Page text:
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    Re: Jordon Caron

    Hey, don't get me wrong - I do trust that some people are very clear headed about what they see when they watch hockey.  Some (most) are not.  In every city I've lived in - five with NHL franchises and thriving junior A (it would take too long to discuss the Major Junior situations) - I've heard some of the most ridiculous things and met the fiercest resistance to observations that went against popular opinion from people who watch an incredible amount of hockey.  Maybe this is the key - watching hockey is one thing; thinking about what you're watching is another.  Chowdah and NAS?  You can tell they think about what they're seeing.  NAS occasionally notes the difference between really watching the game and not just the puck.  What's going on away from the play?  Who should have had a wide-open guy after a switch that was clearly communicated?  Who's coloring by number and racing to a set spot because that's his responsibility and who's able to take care of his responsibility and also read the play to know when there's an opportunity to disrupt a play or create space?  Who's lazy and who is a master of economy of motion?

    In my experience, telling these people you see different things doesn't make them think.  Pointing to numbers can sometimes get through to them.

    Does anyone doubt that Stanley watches a lot of hockey?
     
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    Re: Jordon Caron

    In Response to Re: Jordon Caron:
    [QUOTE]Hey, don't get me wrong - I do trust that some people are very clear headed about what they see when they watch hockey.  Some (most) are not.  In every city I've lived in - five with NHL franchises and thriving junior A (it would take too long to discuss the Major Junior situations) - I've heard some of the most ridiculous things and met the fiercest resistance to observations that went against popular opinion from people who watch an incredible amount of hockey.  Maybe this is the key - watching hockey is one thing; thinking about what you're watching is another.  Chowdah and NAS?  You can tell they think about what they're seeing.  NAS occasionally notes the difference between really watching the game and not just the puck.  What's going on away from the play?  Who should have had a wide-open guy after a switch that was clearly communicated?  Who's coloring by number and racing to a set spot because that's his responsibility and who's able to take care of his responsibility and also read the play to know when there's an opportunity to disrupt a play or create space?  Who's lazy and who is a master of economy of motion? In my experience, telling these people you see different things doesn't make them think.  Pointing to numbers can sometimes get through to them. Does anyone doubt that Stanley watches a lot of hockey?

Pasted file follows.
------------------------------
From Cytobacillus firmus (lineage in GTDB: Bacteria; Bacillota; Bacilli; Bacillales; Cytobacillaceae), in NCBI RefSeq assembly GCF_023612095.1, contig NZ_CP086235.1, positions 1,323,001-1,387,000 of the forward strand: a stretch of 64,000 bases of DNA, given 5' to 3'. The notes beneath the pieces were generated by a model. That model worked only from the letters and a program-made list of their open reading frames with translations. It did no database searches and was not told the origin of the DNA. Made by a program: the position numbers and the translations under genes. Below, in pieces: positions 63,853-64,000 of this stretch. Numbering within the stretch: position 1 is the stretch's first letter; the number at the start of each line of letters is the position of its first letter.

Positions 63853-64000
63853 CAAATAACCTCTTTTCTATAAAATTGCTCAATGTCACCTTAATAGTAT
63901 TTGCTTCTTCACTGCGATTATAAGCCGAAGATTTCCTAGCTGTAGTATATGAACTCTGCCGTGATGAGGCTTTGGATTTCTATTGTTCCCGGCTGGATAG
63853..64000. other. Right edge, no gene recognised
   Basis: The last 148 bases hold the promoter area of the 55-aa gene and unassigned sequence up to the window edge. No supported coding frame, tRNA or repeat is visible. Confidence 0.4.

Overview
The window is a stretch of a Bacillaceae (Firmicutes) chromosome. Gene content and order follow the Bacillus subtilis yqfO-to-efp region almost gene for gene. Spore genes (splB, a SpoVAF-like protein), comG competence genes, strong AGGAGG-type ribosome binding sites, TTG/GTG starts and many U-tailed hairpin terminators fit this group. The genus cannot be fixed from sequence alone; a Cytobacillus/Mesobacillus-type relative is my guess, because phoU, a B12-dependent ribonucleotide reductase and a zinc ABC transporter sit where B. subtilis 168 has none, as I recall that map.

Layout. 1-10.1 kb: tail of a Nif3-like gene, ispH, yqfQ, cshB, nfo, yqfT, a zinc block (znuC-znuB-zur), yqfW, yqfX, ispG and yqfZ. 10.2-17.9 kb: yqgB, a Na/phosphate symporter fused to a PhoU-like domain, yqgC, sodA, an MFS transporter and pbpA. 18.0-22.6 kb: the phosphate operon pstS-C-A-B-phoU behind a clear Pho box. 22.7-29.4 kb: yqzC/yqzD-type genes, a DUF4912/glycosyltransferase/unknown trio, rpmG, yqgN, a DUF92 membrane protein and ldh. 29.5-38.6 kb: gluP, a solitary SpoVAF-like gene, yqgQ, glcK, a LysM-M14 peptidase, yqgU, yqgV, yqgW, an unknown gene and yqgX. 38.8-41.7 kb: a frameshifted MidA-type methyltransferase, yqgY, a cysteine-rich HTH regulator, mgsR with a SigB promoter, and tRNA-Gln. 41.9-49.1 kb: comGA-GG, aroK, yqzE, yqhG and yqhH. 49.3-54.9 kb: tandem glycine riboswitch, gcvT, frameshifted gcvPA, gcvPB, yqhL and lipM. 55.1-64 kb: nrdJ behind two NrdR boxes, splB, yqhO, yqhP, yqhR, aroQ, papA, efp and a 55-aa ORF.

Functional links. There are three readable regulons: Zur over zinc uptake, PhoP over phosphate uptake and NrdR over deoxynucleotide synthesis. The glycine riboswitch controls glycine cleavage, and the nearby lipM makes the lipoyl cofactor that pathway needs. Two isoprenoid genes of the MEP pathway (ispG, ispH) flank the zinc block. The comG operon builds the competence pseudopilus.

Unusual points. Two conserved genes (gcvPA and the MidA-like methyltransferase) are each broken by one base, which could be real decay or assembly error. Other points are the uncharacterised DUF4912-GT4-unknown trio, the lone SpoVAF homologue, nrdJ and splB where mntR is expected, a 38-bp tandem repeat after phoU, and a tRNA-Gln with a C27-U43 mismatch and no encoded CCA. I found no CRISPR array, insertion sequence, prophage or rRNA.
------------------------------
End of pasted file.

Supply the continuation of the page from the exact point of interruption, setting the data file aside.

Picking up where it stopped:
Posted by Bookboy007[/QUOTE]
    That is a terrific example Book. Kudos!
     
  20. You have chosen to ignore posts from WalkTheLine. Show WalkTheLine's posts

    Re: Jordon Caron

    In Response to Re: Jordon Caron:
    [QUOTE]Hey, don't get me wrong - I do trust that some people are very clear headed about what they see when they watch hockey.  Some (most) are not.  In every city I've lived in - five with NHL franchises and thriving junior A (it would take too long to discuss the Major Junior situations) - I've heard some of the most ridiculous things and met the fiercest resistance to observations that went against popular opinion from people who watch an incredible amount of hockey.  Maybe this is the key - watching hockey is one thing; thinking about what you're watching is another.  Chowdah and NAS?  You can tell they think about what they're seeing.  NAS occasionally notes the difference between really watching the game and not just the puck.  What's going on away from the play?  Who should have had a wide-open guy after a switch that was clearly communicated?  Who's coloring by number and racing to a set spot because that's his responsibility and who's able to take care of his responsibility and also read the play to know when there's an opportunity to disrupt a play or create space?  Who's lazy and who is a master of economy of motion? In my experience, telling these people you see different things doesn't make them think.  Pointing to numbers can sometimes get through to them. Does anyone doubt that Stanley watches a lot of hockey?
    Posted by Bookboy007[/QUOTE]

    Maybe some homework for some board members during the season should be to watch an entire game and only watch what a particular player. It forces you to think about the game. Or it should, anyway. Easier to do while actually at the game than on TV. For example, I watched Bergeron for every second of every shift duing a game last season regardless of where the puck was. Hard to do when something exciting is happening and your brother is elbowing you and saying "did ya see that?".
     
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    Re: Jordon Caron